Blog | WM. F. Horne & Company, PLLC

15Jun2017

Does Your Employee Misclassify You as an Independent Contractor Instead of as an Employee?

contractor vs employee

 

Article Highlights

  • Employee
  • Independent Contractor
  • Behavioral Control
  • Financial Control
  • Relationship
  • Request For IRS Determination
  • Self-Employment Tax

It is not uncommon for employers to misclassify employees as independent contractors, either to intentionally avoid their withholding and tax responsibilities or because they are not aware of the laws regarding the issue. If your employer reports your income on a Form 1099 (as opposed to a W-2), you are being treated as an independent contractor, not as an employee. This can have significant ramifications in terms of how much you have to pay in income, Social Security, and Medicare taxes.

The general distinction, of course, is that an employee is an individual who works under the direction and control of an employer, and an independent contractor is a business owner or contractor who provides services to other businesses.

To determine whether a worker is an independent contractor or an employee, the IRS examines the relationship between the worker and the business and considers all evidence regarding control and independence. This evidence falls into the following three categories:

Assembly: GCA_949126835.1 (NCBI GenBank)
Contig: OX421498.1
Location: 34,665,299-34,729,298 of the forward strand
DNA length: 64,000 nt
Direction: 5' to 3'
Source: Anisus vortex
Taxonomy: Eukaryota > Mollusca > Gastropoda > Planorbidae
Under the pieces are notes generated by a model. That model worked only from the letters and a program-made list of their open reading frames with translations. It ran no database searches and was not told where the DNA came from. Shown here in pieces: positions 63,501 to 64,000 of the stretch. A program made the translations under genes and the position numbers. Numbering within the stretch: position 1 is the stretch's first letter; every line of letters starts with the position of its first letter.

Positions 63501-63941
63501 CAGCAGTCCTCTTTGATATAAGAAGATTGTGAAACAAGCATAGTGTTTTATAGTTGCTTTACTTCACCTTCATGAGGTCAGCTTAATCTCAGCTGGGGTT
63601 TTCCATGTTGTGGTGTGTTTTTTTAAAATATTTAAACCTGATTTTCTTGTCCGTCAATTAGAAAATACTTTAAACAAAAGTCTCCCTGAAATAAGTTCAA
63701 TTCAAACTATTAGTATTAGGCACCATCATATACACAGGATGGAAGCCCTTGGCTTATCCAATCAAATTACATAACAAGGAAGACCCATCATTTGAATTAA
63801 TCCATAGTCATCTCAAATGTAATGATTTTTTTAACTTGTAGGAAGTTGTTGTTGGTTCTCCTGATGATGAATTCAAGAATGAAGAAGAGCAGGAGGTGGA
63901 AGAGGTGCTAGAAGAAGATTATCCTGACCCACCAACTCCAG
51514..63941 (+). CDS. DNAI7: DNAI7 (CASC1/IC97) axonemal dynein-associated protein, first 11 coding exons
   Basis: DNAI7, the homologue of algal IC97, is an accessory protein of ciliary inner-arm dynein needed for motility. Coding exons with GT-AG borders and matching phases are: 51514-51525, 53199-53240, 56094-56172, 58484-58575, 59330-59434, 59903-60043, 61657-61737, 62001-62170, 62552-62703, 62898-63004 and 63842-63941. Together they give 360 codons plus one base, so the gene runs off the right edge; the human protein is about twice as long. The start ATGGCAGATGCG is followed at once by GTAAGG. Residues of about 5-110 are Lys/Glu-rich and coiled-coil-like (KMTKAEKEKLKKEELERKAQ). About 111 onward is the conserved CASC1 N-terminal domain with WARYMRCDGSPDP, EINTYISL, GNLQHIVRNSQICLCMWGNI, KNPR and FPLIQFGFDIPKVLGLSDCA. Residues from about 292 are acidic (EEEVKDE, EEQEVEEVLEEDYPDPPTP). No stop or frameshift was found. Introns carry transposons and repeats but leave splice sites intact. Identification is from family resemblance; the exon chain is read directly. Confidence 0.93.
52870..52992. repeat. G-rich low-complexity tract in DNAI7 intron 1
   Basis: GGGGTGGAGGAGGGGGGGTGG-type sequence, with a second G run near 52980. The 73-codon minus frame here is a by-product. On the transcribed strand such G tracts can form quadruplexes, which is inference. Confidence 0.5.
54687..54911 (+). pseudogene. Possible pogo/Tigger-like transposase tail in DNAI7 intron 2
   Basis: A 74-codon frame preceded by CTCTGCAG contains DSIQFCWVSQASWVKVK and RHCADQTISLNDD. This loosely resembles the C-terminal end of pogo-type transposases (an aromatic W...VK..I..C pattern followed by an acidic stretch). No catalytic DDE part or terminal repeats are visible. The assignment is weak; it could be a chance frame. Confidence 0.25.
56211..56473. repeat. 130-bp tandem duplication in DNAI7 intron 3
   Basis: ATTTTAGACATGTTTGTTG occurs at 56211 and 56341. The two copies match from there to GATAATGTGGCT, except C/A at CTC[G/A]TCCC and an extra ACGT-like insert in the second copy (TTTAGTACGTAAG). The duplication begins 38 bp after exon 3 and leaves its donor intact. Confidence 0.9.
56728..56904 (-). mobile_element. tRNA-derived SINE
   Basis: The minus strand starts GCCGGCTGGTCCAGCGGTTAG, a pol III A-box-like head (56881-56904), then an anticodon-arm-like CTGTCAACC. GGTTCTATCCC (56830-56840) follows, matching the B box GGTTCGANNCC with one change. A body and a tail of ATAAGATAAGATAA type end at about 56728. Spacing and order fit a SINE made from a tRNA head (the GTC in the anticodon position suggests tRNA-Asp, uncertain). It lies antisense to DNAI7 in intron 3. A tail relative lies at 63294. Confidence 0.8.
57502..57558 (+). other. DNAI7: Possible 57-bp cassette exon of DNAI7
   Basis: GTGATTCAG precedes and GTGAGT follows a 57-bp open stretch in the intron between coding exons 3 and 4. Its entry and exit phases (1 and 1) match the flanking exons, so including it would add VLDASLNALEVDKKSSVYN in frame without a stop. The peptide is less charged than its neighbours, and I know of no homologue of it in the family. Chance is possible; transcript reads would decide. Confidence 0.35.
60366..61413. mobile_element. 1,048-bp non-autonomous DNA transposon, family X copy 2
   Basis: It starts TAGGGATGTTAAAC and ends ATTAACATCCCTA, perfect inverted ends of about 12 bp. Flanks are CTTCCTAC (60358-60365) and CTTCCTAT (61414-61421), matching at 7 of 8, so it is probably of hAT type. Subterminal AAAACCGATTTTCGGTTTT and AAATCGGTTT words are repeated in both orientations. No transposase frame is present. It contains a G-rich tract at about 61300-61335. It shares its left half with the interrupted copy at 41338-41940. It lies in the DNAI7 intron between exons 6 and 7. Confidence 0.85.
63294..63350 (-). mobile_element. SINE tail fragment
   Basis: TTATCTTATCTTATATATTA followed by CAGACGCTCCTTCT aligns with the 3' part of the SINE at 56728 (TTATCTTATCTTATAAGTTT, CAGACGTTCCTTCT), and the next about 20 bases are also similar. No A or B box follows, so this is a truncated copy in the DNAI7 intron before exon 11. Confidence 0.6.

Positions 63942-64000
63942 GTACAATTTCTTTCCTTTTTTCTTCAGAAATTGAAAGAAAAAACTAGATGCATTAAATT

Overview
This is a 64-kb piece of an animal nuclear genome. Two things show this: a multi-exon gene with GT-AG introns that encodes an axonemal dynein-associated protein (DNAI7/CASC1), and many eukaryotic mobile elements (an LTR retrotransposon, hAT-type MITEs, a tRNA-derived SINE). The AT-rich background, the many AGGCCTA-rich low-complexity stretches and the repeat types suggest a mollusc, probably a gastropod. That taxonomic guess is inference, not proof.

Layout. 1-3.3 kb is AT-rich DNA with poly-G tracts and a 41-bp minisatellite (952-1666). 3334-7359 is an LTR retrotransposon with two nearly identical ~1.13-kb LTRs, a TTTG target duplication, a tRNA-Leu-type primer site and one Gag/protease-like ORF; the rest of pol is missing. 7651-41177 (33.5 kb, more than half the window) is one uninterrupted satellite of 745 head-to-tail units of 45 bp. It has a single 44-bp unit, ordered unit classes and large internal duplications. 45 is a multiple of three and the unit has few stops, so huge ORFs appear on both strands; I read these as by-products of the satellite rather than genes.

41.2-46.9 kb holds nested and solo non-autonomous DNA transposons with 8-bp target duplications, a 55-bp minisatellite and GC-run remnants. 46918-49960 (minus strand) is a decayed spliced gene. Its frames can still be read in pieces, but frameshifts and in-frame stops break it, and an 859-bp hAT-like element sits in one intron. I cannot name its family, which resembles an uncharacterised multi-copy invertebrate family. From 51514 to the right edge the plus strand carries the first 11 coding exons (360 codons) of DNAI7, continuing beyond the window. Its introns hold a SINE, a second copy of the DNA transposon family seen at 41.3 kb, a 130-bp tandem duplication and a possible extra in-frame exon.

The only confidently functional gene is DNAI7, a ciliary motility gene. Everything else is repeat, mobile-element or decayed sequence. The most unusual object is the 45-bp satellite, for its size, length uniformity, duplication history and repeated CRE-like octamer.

(1) Behavioral control covers whether the business has the right to direct or control how the work is done through instructions, training, or other means. Employees are generally given instructions on when and where to work, what tools to use, where to purchase supplies, what order to follow, and so on.

(2) Financial control covers whether the business has the right to control the financial and business aspects of the worker’s job. This includes the extent to which the worker has unreimbursed business expenses; the extent of his or her investment in the facilities being used; the extent to which his or her services are made available to the relevant market; how he or she is paid; and the extent to which he or she can realize a profit or incur a loss.

(3) Type of relationship includes any written contracts that describe the relationship the parties intended to create; the extent to which the worker is available to perform services for other, similar businesses; whether the business provides the worker with employee-type benefits, such as insurance, a pension plan, vacation pay, or sick pay; the permanency of the relationship; and the extent to which the worker’s services are a key aspect of the company’s regular business.

If you have questions about being misclassified as an independent contractor, please give our office a call.

 

 

  • 15 Jun, 2017
  • Jacqueline Cran
  • 0 Comments

Share This Story

Categories

Comments